The usual suspects are advocating the same tired climate policies while California burns. Governor Newsom seemed to echo those same remedies when he used my wildfire-ravaged district as the backdrop to pronounce a “climate damn emergency.”
I humbly suggest that there is a better way to combat both climate change and wildfires.
We hear that we need to fast-track a higher renewable energy standard (RPS) in California. Doing so will substantially increase consumer costs. Right now, Californians pay 55% more in electric bills for green energy. At the same time, 80% of our power is already zero-emission when you count hydro and nuclear power.
However, California policy doesn’t count hydroelectric and nuclear sources as renewable and, in fact, is proposing to shut down Diablo Canyon nuclear plant, which provides 10% of our state’s electricity. This will have to be made up with even greater investments in unreliable wind and solar power or by purchasing out-of-state hydro. So how much more should Californians pay for what is already the greenest power in the nation?
We hear calls to make Californians pay even more taxes into the cap-and-trade fund. That fund currently holds billions of dollars and 25% of it is earmarked for High Speed Rail – a project that continues to have financial problems and promises a murky reduction in carbon emissions.
More radical proposals in California include shuttering all natural gas plants, converting all houses from gas heating to electricity, and electrifying our ports. Newsom last week even signed an Executive Order banning the sale of gas-powered vehicles in 2035. In addition to being bad policy, all of this would come at monumental cost to Californians at time when we face economic devastation and the highest poverty rate in the nation. It would also further destabilize our power sources while drastically increasing the electrical demand of our grid: a recipe for major rolling blackouts.
The bottom line is California has done the most to reduce carbon emissions at great cost to its citizens. It is estimated that our carbon policies are already costing the average Californian $1,235 a year. Doubling down on these policies is the wrong approach.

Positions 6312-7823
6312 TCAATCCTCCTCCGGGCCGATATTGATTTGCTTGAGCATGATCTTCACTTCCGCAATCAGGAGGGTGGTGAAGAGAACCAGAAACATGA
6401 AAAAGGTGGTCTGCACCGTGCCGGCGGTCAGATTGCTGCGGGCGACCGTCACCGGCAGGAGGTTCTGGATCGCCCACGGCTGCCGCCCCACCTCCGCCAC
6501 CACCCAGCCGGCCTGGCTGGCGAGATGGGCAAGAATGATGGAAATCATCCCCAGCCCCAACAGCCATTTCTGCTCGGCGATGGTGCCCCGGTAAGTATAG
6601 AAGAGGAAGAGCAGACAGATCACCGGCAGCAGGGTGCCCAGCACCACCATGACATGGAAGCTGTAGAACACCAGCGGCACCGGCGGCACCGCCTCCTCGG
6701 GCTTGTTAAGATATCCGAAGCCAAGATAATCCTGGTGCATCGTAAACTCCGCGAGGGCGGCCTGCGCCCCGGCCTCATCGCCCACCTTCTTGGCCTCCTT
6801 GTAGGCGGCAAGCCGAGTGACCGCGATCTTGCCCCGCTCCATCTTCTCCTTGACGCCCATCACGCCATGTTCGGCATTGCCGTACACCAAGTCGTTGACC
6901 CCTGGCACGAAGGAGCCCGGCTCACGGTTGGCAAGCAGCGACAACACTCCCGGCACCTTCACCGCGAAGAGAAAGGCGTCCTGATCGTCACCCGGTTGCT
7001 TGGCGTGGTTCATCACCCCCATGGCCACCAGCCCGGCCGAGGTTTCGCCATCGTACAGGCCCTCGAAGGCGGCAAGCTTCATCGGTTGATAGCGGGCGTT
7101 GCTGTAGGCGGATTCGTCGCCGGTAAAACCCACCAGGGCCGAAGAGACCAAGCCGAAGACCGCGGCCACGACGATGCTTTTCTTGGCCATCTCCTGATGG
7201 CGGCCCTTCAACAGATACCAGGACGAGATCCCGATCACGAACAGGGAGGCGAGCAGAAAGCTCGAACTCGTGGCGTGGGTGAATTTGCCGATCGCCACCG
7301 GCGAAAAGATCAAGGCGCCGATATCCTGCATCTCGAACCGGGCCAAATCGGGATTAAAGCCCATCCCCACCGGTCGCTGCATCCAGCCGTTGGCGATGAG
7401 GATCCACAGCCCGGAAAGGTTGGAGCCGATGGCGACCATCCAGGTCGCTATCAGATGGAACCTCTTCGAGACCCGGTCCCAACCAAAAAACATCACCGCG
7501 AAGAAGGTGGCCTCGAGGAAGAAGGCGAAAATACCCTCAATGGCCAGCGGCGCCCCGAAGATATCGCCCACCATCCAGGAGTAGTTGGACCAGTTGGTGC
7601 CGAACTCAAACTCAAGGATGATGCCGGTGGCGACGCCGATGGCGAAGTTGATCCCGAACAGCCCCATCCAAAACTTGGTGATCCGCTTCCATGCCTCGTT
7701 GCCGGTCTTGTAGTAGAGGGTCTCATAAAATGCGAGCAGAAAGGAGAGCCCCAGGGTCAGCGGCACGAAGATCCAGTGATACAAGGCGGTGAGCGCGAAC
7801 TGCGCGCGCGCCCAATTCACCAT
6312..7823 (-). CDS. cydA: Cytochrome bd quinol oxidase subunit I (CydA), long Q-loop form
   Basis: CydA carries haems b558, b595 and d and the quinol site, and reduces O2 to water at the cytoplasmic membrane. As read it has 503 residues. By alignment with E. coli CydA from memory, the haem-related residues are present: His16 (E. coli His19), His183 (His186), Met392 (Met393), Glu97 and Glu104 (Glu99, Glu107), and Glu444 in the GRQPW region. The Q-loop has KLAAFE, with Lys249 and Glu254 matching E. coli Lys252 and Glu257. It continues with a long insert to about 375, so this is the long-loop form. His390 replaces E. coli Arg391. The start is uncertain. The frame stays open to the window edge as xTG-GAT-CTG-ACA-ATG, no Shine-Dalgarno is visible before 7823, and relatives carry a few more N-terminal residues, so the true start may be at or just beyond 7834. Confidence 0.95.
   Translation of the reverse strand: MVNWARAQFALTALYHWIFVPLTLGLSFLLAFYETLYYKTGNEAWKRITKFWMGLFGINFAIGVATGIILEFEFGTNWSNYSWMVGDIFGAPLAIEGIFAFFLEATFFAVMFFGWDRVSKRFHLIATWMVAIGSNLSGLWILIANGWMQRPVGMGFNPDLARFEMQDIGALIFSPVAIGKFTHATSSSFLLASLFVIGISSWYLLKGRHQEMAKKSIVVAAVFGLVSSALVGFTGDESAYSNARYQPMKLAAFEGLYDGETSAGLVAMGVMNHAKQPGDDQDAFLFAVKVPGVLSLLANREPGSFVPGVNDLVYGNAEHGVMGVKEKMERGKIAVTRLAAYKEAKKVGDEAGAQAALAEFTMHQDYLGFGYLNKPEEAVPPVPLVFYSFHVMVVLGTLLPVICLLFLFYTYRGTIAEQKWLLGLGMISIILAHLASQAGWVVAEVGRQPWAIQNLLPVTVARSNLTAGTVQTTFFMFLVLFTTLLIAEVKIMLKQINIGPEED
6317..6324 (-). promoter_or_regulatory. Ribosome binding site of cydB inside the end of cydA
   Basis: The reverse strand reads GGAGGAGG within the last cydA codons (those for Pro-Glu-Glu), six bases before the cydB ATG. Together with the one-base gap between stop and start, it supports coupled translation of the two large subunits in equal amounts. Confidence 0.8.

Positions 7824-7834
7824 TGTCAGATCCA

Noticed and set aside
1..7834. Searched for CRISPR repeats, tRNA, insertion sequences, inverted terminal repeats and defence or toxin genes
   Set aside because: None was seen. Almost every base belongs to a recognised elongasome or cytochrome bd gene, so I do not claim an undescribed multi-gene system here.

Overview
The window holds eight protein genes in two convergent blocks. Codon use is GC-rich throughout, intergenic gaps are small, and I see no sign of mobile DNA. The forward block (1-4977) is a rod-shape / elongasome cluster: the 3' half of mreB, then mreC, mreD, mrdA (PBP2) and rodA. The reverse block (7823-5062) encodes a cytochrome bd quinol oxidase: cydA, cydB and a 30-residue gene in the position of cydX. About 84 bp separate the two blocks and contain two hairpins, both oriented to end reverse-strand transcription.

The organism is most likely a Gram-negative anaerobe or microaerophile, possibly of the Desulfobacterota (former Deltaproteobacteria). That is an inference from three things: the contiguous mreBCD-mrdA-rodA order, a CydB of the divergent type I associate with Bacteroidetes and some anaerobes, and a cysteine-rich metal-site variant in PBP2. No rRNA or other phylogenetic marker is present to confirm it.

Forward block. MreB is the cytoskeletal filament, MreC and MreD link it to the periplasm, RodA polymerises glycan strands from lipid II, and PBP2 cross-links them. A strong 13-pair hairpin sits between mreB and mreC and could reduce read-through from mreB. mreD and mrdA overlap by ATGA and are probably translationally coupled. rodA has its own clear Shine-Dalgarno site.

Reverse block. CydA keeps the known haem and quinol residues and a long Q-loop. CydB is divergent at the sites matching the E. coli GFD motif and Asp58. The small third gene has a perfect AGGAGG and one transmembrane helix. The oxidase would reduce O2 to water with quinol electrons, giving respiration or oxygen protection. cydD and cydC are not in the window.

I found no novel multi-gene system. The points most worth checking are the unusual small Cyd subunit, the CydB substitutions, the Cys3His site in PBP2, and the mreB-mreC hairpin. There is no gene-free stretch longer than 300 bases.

More importantly, not one of these solutions will stop a devastating wildfire from occurring. The 2018 fires alone emitted 45 million metric tons of carbon into the atmosphere, nine times more than we reduced carbon emissions over the past few years.
There is a smarter climate policy: increased investment in forestry management. We took the first steps a few weeks before the fires when Governor Newsom and the Trump Administration announced a new accord with the federal government to do more management on federal public lands. Partnering with the federal government, we can make a major public investment and leverage private partnerships to treat millions of acres of our forested lands.
With this partnership, we can create a tremendous amount of jobs where people really need it. With new technology and legislation pending in Congress by Senators Feinstein and Daines, we can kick start cleaner biomass energy that will sustain our grid while making our forests healthy carbon sinks.
Remember those cap and trade funds? Over the last two years, we have used $250 million a year of cap and trade funds to do more thinning, vegetation removal and prescribed burns. Let’s double or triple that amount this year. The money is there and the Legislative Analyst’s Office has shown that dollar for dollar, it reduces more carbon than other measures we have taken.
It’s not just money we need to invest. We also need to remove regulatory barriers such as the California Environmental Quality Act (CEQA), which unnecessarily delays or prevent these projects from happening – projects like the one planned for Berry Creek this year before it was wiped out by the Bear Fire.
Let’s make this California’s Wildfire-Climate New Deal, by promoting a comprehensive forestry management strategy that will reduce carbon and protect our communities from wildfire. It’s a better climate policy for all of California.
- A Better Way to Combat Climate Change and Wildfires - October 8, 2020